A Closer Look at Vascular Dementia
By Silverado Staff Writer
Dementia is an umbrella term typically used to describe any significant decline in cognitive function. And although Alzheimer’s disease is the most commonly diagnosed dementia, there are several other related conditions that can affect abilities in many different ways.
Vascular dementia is widely considered the second most common form of dementia, affecting up to 4% of Americans over the age of 65 – or one in every 25 seniors.
This increasingly common form of dementia is thought to be caused by a decreased blood flow to parts of the brain, often due to a series of mini-strokes that contribute to blocked arteries, which then limits oxygen levels in the brain. While it’s difficult to pinpoint an exact cause, high or low blood pressure, high cholesterol and a family history of heart disease can all be contributing factors.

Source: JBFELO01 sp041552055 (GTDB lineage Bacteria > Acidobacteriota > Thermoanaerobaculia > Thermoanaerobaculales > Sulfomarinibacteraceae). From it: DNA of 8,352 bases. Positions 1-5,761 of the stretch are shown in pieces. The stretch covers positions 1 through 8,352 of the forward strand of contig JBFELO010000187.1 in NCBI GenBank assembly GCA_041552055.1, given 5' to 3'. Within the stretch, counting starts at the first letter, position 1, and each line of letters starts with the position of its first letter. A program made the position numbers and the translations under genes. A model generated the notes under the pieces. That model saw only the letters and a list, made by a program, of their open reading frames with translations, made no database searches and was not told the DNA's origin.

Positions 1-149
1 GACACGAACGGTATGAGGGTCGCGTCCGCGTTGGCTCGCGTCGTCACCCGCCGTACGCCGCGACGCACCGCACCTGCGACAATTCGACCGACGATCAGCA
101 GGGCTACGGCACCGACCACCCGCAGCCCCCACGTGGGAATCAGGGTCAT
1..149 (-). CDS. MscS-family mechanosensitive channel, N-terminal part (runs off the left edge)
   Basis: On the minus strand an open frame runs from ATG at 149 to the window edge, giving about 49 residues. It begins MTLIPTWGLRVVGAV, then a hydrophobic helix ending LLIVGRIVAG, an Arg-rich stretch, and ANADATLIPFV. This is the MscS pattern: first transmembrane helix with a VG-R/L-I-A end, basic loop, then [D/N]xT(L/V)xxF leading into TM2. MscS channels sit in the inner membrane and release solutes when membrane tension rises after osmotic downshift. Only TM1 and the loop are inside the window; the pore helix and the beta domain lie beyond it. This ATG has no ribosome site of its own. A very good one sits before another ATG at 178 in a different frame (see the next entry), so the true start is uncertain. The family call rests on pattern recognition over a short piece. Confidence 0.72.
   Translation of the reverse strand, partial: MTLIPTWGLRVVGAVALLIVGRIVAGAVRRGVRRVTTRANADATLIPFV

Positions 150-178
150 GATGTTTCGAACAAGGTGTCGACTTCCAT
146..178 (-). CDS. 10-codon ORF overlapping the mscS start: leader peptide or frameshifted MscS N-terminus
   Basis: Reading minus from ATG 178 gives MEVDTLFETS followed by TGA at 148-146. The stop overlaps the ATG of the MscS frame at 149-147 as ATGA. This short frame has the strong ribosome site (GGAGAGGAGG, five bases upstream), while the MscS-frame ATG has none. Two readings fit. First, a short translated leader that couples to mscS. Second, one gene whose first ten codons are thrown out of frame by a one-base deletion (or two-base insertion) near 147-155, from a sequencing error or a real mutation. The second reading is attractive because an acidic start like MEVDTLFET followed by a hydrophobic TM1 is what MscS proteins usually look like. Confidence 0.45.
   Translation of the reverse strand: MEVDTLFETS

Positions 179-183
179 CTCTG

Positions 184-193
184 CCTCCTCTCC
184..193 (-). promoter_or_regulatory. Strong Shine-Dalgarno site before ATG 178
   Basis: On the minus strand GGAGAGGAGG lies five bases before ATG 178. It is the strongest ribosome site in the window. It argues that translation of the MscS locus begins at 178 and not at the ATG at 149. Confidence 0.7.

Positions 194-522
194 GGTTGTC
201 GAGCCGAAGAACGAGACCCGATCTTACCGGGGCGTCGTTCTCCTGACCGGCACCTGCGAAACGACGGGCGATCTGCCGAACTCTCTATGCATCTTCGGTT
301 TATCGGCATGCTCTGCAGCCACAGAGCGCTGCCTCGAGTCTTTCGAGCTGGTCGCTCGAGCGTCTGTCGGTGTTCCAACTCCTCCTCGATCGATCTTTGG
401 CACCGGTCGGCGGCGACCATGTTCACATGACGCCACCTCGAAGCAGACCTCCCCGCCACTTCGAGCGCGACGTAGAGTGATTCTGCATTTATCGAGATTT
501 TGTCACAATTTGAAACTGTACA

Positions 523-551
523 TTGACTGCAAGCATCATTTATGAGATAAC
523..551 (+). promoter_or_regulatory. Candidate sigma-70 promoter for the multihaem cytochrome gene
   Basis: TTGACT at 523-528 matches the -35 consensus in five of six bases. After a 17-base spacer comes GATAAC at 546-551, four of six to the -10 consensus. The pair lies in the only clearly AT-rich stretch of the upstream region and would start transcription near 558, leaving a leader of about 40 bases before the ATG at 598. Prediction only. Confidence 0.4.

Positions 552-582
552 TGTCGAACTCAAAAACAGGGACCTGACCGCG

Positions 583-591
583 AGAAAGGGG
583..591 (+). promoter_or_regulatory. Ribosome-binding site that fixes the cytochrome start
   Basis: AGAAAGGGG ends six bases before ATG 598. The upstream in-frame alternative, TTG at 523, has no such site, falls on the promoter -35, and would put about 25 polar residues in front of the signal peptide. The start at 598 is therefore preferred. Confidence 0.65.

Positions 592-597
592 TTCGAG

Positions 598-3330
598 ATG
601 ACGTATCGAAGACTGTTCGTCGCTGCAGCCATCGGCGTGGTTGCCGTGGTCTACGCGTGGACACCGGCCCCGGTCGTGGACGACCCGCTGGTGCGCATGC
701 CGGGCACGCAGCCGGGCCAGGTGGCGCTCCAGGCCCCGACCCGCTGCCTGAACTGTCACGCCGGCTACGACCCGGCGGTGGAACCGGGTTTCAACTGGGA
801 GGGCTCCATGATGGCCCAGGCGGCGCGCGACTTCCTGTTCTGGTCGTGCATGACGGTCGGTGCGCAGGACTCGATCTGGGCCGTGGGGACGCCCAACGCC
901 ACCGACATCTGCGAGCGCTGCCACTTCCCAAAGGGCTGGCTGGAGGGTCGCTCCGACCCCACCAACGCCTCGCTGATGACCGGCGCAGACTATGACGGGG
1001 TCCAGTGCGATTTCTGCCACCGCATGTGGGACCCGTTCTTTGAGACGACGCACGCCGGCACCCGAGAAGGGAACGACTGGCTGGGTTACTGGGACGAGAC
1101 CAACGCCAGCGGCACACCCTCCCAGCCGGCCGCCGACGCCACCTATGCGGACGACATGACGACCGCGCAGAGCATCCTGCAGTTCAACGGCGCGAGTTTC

As is the case with Alzheimer’s, changes to brain functions can remain mild for a substantial period of time. However, unlike Alzheimer’s disease, early detection can actually help address many of the risk factors leading up to the disease – therefore reducing the risk of significant decline in cognitive abilities.
For more information on this and other forms of dementia contact your primary care physician or your local chapter of the Alzheimer’s Association.